15 Reasons to "Unlike" Internet Voting


  • Internet voting conceals all four essential steps of transparent elections.
    It therefore alters our form of government, violating our inalienable rights and transferring power to insiders; government and vendors. 

  • Internet voting “security” cannot possibly be assured to the public.
    It conceals all the essential steps listed above, including who’s voting remotely.

  • Whoever controls the servers controls the election results. 
    Voters themselves can never know whether the tally is accurate. 

  • Internet voting violates voter privacy and the secret ballot. 
    Voters no longer have the security of the polling booth and may be pressured and intimidated by bosses, spouses, or others. It is also possible for whoever gains access to the system to see how voters have cast their ballot. 

  • Internet voting is not transparent. 
    Looking at a report created by an administrator is not the same thing as scrutinizing the original input. Internet voting creates a funnel -- lots of people input information, one person or a very few people control the output.

  • No security from hackers. 
    With hacks done successfully on such powerfully protected entities as the Pentagon, the White House, the Defense Department and Google, no evidence has been presented that Internet voting can currently be successfully defended from hackers, whether they be the Chinese, Russians, North Koreans, the opposition candidate, or the controllers of the Internet voting systems themselves.

  • Internet voting companies controlled by foreign corporations. 
    The main company currently handling Internet voting for U.S. jurisdictions, Scytl, houses its server in Spain. No one knows who the administrator is for any given election. There is no way for the public to authenticate who put the votes into the system; there is no way for the public to authenticate that the announced result is in any way the real result.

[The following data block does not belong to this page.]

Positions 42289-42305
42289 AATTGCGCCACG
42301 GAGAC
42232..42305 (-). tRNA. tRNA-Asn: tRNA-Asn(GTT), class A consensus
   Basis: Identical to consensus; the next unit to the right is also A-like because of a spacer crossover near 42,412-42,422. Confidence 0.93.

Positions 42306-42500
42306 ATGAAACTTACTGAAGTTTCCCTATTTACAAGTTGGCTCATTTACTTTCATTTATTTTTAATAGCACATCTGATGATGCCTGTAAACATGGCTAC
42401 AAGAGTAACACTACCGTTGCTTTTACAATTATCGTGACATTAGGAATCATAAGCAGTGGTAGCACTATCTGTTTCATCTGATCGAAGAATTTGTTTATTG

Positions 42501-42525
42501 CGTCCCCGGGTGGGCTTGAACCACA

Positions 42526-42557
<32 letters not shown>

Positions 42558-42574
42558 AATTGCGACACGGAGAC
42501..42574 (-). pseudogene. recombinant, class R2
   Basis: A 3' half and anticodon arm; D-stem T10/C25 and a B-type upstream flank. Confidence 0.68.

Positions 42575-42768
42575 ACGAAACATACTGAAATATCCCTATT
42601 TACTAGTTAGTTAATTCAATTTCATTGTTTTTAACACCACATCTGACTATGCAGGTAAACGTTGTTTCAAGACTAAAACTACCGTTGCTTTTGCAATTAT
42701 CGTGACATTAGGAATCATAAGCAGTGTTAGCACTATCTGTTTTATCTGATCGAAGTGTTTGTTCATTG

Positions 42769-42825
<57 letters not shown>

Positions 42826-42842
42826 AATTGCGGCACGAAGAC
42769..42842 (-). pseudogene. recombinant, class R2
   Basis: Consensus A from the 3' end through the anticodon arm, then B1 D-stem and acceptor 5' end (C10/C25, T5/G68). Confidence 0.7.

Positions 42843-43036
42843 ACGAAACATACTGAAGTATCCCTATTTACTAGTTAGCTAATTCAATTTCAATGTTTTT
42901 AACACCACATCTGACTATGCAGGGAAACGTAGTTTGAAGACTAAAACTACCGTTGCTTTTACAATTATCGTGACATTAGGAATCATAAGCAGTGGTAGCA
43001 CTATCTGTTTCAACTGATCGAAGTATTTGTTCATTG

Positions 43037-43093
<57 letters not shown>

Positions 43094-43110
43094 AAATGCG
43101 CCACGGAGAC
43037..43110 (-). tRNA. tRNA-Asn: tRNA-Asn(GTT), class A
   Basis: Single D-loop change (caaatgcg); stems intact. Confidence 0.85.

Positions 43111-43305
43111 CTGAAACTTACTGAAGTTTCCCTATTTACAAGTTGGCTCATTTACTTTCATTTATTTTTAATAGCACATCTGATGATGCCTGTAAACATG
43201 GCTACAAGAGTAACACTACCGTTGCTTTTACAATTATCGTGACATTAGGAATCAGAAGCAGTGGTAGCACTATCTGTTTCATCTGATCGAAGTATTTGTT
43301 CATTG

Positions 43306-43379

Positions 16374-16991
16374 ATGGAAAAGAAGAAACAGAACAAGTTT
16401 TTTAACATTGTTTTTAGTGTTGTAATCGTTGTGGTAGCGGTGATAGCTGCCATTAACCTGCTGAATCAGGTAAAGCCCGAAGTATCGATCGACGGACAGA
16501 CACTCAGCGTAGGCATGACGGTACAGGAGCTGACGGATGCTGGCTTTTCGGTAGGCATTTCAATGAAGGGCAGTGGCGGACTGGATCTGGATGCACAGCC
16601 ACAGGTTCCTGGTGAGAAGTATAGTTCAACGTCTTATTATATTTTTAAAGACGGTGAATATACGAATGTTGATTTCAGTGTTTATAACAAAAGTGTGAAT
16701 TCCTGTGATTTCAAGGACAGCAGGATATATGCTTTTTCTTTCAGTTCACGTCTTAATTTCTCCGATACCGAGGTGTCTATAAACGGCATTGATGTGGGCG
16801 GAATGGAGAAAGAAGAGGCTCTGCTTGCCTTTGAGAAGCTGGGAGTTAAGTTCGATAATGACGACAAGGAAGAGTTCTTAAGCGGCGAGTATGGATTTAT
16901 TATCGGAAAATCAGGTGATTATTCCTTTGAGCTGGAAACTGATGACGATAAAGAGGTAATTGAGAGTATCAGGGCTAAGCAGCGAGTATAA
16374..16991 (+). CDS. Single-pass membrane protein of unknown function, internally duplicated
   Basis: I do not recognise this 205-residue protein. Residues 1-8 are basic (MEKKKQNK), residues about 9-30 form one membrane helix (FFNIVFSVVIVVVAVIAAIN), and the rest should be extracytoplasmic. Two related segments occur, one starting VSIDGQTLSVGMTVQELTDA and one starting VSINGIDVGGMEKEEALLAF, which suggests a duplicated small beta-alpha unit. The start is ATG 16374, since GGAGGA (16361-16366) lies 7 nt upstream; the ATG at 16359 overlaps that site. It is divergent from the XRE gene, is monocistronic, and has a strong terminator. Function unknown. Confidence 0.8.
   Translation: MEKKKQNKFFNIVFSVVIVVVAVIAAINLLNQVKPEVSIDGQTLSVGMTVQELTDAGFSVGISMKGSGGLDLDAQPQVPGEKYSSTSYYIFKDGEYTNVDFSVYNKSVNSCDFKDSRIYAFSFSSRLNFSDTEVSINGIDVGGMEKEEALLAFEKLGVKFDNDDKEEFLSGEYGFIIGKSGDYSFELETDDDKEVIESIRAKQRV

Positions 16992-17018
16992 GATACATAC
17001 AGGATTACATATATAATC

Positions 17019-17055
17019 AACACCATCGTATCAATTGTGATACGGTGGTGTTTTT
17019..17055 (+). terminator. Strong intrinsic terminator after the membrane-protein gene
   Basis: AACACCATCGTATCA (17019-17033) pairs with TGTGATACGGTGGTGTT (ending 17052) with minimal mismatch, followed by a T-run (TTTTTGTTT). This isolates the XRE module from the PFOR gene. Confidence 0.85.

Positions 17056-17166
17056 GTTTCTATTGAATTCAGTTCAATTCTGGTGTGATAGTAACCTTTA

• Internet voting destroys the paper ballot and therefore cannot be recounted. 
    In the case of errors or contested results, there is no capacity to recount the ballots. Elimination of the paper ballot means a loss of the official record of the vote. Any paper record created remotely is the product of digital flow passed through easily-compromised servers. The United Nations considers the public count of the physical paper ballot to be the international "Gold Standard" for election integrity.

  • Internet voting is not the same as online banking. 
    Buying and banking online is also not secure. Banks reimburse customers for fraudulent transactions, which happen fairly regularly, as well as massive cyber-fraud. However, because the vote is private, you cannot be "reimbursed" for a vote that was stolen. Bank account owners remain connected to their account; Internet voters are severed from their vote. The only way to rectify that is to remove political privacy, which would re-introduce threats of coercion and vote selling.

  • Internet voting technology is worth big money
    It is being pushed by a small handful of private corporations, some already given “preferred status” by the Department of Defense. If allowed to overtake our elections, these private businesses will have the capacity to manipulate election results, with little or no possibility for detection, by either hacking or controlling the servers. 

  • Internet elections would become centralized (globally), so no local operation would be needed. The civic engagement would diminish, and then disappear. Voters would be subject to whatever results were reported with no alternative to challenge the results of the tally. Election Day would likely vanish, creating a far more challenging and expensive campaign environment, especially for the grassroots. Thousands of poll workers would lose their positions, and all community oversight would disappear entirely.

  • No guarantee of increased turn-out. 
    Internet voting is touted as increasing the youth vote, but elections have taken place in the USA, and have resulted in lower than normal turnout. For example, a 2009 Internet election in Hawaii, for an election type that typically was drawing a 25% participation rate, dropped to just 7% participation. 

  • Hacking is already underway. 
    The irony of Internet voting is that it comes at a time when large institutions such as the Pentagon, the Federal Reserve, large multinational banks and other high security institutions are being consistently hacked. The Department of Homeland Security has warned of the extreme likelihood of intervention in our elections by foreign nations via computer hacking.